Halloween is right around the corner, but we’re resisting the “retargeting can be spooooky” jokes to talk to you about something serious for every ecommerce business: making money during the holidays.
Gearing up with products, making partnerships around shipping, and adding seasonal team members to minimize bottlenecks are all stressful. Advertising to make sure you grow sales and pay for all of that additional cost is rip-out-your-hair level stuff.
So, it’s time to focus on one very specific tactic that can help you reach the people interested in your products: holiday season retargeting ads. Many people are already browsing around online, looking for gifts to buy in the coming months or bookmarking pages to return to when sales hit.
You’re taking the time to reach them now, and we want to talk about what to do to reach when it’s time to buy.
Holidays typically mean a sizable number of visitors and purchases in a short span of time, where you and all of your competition are competing for a select group of individuals. There’re limited budgets to splurge and many people shopping for the same categories and demographics — that’s why every year the local news does way too many shows on the hot toy of the season.
You know this, and your competitors know it too. Retargeting is key to success here because you want to ensure that you grab the attention and eyeballs as much as possible.
Retargeting helps in a few ways:
People researching a gift type will search for it and ask for recommendations. General retargeting will help you land on search pages, while social retargeting will help you land on social media pages where that conversation is happening.
Holiday shoppers are doing research care about price and want to know final price, which means adding products to a cart and getting all the way to payments to understand every cost. They’ll be abandoning your cart consistently, and retargeting allows you to reach them to remind them about the price and even sweeten the deal with something like free shipping.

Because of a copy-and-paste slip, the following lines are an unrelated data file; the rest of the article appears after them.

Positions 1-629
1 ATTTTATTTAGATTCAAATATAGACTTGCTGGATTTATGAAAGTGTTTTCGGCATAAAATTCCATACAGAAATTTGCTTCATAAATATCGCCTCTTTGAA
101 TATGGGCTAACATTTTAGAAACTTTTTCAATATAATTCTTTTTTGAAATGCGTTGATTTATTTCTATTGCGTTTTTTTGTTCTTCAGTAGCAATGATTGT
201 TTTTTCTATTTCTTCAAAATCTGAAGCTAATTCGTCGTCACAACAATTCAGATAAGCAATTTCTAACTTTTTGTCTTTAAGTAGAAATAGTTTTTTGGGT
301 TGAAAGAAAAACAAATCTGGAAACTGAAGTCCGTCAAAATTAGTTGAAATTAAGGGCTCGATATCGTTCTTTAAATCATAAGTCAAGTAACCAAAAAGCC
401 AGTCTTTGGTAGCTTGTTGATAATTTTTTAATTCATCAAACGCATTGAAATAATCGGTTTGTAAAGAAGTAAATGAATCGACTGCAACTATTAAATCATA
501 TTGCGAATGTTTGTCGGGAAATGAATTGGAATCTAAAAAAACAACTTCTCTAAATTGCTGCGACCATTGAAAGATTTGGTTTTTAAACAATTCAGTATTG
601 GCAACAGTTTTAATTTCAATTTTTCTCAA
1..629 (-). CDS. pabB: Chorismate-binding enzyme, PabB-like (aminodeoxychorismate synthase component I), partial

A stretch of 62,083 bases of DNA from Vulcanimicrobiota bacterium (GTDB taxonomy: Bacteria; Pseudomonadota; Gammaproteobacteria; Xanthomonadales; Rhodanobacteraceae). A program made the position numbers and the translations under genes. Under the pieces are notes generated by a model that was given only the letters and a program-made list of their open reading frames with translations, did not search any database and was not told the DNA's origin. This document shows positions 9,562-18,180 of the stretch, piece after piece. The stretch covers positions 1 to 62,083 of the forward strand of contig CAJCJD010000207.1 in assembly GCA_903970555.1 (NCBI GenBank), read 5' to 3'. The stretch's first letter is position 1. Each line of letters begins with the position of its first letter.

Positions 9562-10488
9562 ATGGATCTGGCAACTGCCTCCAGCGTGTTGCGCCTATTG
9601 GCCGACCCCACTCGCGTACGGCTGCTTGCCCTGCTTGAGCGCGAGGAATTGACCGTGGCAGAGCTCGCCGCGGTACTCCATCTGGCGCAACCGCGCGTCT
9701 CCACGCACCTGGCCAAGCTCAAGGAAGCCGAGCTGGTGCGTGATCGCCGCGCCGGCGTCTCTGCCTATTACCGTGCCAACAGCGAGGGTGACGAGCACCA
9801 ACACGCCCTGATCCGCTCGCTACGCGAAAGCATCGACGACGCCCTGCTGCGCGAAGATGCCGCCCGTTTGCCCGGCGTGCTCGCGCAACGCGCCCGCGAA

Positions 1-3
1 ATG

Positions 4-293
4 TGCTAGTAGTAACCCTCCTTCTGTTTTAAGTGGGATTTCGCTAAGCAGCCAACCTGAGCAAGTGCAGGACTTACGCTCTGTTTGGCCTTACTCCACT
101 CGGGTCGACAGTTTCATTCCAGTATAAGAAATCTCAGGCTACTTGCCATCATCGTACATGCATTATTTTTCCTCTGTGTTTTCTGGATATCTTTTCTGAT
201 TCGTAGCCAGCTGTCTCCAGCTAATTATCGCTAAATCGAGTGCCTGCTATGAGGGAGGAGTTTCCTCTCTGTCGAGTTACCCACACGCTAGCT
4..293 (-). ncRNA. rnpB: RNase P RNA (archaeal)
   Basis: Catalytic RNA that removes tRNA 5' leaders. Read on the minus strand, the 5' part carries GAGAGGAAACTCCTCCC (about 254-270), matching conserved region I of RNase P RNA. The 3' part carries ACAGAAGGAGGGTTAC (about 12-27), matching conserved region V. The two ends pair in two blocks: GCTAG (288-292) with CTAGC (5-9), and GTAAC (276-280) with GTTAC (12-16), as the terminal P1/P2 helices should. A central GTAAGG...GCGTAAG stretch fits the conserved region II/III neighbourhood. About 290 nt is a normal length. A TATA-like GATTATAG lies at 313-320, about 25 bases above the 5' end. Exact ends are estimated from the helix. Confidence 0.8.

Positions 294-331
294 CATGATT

Holidays are busy. Did you get your presents for everyone? Oh no, you forgot to actually buy that thing! Here’s a nice ad to remind you and get you right to the page to buy it, so it arrives on time.
A quick note on using coupons/discounts in retargeting ads. This is great for holidays, but not always the best for your usual campaigns. Your core customers, those who buy repeatedly, will learn that they get ads with deals after visiting your site. They’ll use this consistently. We’ve seen Facebook groups dedicated specifically to this that even get detailed enough to let members know how long they have to wait between discount codes.
The campaigns you run should match your audience sources that were common throughout the year. There are a few ways to run retargeting, and we’ve put some together below with a priority that focuses on holiday budgets:
Google remarketing ads cover its search engine and sites using its network. During the holiday, it’s a great tool because of its support for remarketing lists for search ads. It also offers packages for standard remarketing that reaches sites on its Display Network and dynamic remarketing that ensures it matches specific people to the specific products they’ve viewed. Dynamic is the way to go for these during the holiday season.
When possible, run retargeting ads on social media too. It’s a terrific way to reach a broad range of customers. To get on sites like Facebook, you need to specifically, directly advertise with them. Plus, with options like Facebook Dynamic Product Ads, you’re also reaching third-party sites and services that are on the Facebook network. Here’s a great primer for retargeting on a variety of social networks.
Customer list retargeting
Traditional retargeting focuses on people who have some way interacted with your website or app. Google and other networks also allow you to target anyone on your customer list, regardless of recent interaction, when you upload their details and when those people are logged in as they browse — usually logged into Chrome.
Mobile apps are smart if that’s where your users already come from, but they might not be great if you don’t get a lot of traffic from them. In many cases, you can see your costs more than double or even triple when you start targeting mobile apps. Mobile display ads are tricky to get right and drive traffic. However, if you have a physical store, then you’ll want to make sure your local search ads are reaching mobile searches.